Colleges across the country that are pivoting to remote instruction and delaying the start of the spring semester may have caught the headlines, but they are in the minority. The vast majority of institutions are returning to in-person learning as scheduled.
According to data from the College Crisis Initiative at Davidson College, nearly 90 percent of colleges and universities are welcoming students back to campus. Likewise, 98 percent will start on time, per data from a sample size of 502 institutions.
“There are a good number of institutions bringing students back on schedule,” said Rylie Martin, assistant director of the College Crisis Initiative, or C2i. “Many are maintaining COVID mitigation strategies from the fall semester, which means having indoor masking mandates, requiring either re-entry testing once students get back to campus or testing prior to coming back.”
Martin added that vaccine mandates or incentives to get vaccinated are also common.
Making the Decision
Across the country, different campuses are arriving at different decisions—even within the same system. In the University of North Carolina system, for example, some colleges are pushing the start of the semester back or going temporarily remote while others are forging ahead, including North Carolina A&T University, one of a number of historically Black colleges returning in person.
“Public health experts counsel that, like other colleges and universities, we should expect an increase in Omicron variant infections at North Carolina A&T,” the university announced in a press release. “With that understanding, as well as the belief that students learn best when they can experience the university in person, we are carefully and cautiously moving forward with plans for the Spring 2022 Semester.”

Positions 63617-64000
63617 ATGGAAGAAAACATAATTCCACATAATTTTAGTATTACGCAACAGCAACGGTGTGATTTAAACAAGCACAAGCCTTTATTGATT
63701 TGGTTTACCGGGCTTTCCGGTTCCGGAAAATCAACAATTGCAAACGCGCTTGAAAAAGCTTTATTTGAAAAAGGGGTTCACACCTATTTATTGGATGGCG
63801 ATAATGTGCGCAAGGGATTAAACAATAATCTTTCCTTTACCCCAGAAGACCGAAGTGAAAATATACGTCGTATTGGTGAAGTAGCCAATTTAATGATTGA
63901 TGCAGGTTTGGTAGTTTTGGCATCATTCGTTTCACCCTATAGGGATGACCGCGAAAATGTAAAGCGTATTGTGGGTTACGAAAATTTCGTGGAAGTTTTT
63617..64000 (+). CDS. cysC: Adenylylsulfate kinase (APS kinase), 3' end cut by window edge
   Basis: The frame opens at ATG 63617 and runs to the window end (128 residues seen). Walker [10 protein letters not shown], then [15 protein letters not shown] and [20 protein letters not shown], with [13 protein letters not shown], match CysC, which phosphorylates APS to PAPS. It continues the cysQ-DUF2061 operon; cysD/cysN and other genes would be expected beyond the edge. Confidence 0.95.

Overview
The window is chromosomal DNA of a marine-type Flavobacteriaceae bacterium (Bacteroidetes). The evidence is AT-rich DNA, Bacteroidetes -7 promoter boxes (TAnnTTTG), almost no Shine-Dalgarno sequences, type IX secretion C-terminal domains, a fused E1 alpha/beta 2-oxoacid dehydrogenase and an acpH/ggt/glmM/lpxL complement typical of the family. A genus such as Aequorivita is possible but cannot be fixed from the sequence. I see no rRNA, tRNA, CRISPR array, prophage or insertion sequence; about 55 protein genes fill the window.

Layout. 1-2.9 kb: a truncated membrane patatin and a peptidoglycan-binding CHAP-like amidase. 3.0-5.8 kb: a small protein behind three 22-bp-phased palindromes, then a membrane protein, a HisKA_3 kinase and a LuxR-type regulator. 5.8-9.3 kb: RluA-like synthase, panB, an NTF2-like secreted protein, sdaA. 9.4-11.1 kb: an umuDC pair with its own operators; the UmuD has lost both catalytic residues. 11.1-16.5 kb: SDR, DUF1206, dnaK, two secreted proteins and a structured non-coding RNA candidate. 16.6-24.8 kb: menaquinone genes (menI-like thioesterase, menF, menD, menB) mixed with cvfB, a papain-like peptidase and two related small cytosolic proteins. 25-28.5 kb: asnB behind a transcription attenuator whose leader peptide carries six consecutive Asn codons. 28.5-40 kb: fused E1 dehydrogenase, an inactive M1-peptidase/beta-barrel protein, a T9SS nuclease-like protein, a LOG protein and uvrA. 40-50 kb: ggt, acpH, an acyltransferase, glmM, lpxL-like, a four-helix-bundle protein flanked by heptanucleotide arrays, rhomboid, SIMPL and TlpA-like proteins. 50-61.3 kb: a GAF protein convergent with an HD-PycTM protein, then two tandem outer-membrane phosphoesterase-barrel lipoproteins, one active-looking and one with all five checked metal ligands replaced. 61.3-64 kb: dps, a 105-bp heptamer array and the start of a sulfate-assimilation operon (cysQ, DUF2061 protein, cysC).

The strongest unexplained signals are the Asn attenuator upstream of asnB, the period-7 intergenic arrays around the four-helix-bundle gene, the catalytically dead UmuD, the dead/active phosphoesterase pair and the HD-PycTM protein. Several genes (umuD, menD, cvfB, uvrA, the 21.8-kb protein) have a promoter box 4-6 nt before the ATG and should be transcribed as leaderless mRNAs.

Similarly, in the University of California system, most colleges will see a remote start to the semester, but the University of California, Berkeley, plans to return to in-person classes. Unlike many other UC institutions, which are on a quarterly academic calendar, UC Berkeley follows the semester model, which gives it the advantage of time; classes aren’t scheduled to begin until Jan. 18. (This paragraph has been updated with the correct academic calendars.)
“We anticipate learning from the experiences of other colleges and universities as they return to operations weeks ahead of us,” UC Berkeley spokesperson Janet Gilmore wrote in an email. “And, of course, we continue to follow emerging science and guidance, generally.”
But even some colleges with earlier start dates are returning to in-person classes as scheduled, including the University of Michigan, which welcomed students back to campus this week.
Dr. Preeti Malani, a professor and the chief health officer at Michigan, said that colleges are in a much different place now than when the pandemic first hit the U.S. Vaccines, mitigation strategies and the benefit of hindsight helped drive the university’s decision.
“In March of 2020, medical and public health aspects were the only consideration; other issues—equity issues, learning issues and economic issues—were secondary,” Malani said. “Now we’re two years into this. We’ve learned a lot about how to run a campus during a pandemic. We’ve become creative, innovative and also nimble. We don’t know what next week and the week after are going to look like, but we can monitor very closely; we can continue to communicate.”
Sweet Briar College in Virginia also factored the lessons it learned during the pandemic into its decision to bring students back for in-person classes despite the creeping Omicron variant. President Meredith Woo said three lessons that emerged during the pandemic drove that decision: Sweet Briar’s spaciousness, both indoors and outdoors, allowed students to safely spread out; students demonstrated they were willing to follow safety protocols; and the college proved it was nimble and could pivot quickly.
“Those three lessons gave us confidence that even as the nature of this particular pandemic changes, we could deal with situations as they arise by putting effective mitigation measures in place,” Woo said.
Dawn Stewart, vice president of student affairs and director of athletics at Otterbein University in Ohio, said campuswide vaccine mandates and confidence in ongoing mitigation strategies prompted the school to go ahead with in-person classes despite concerns about COVID-19.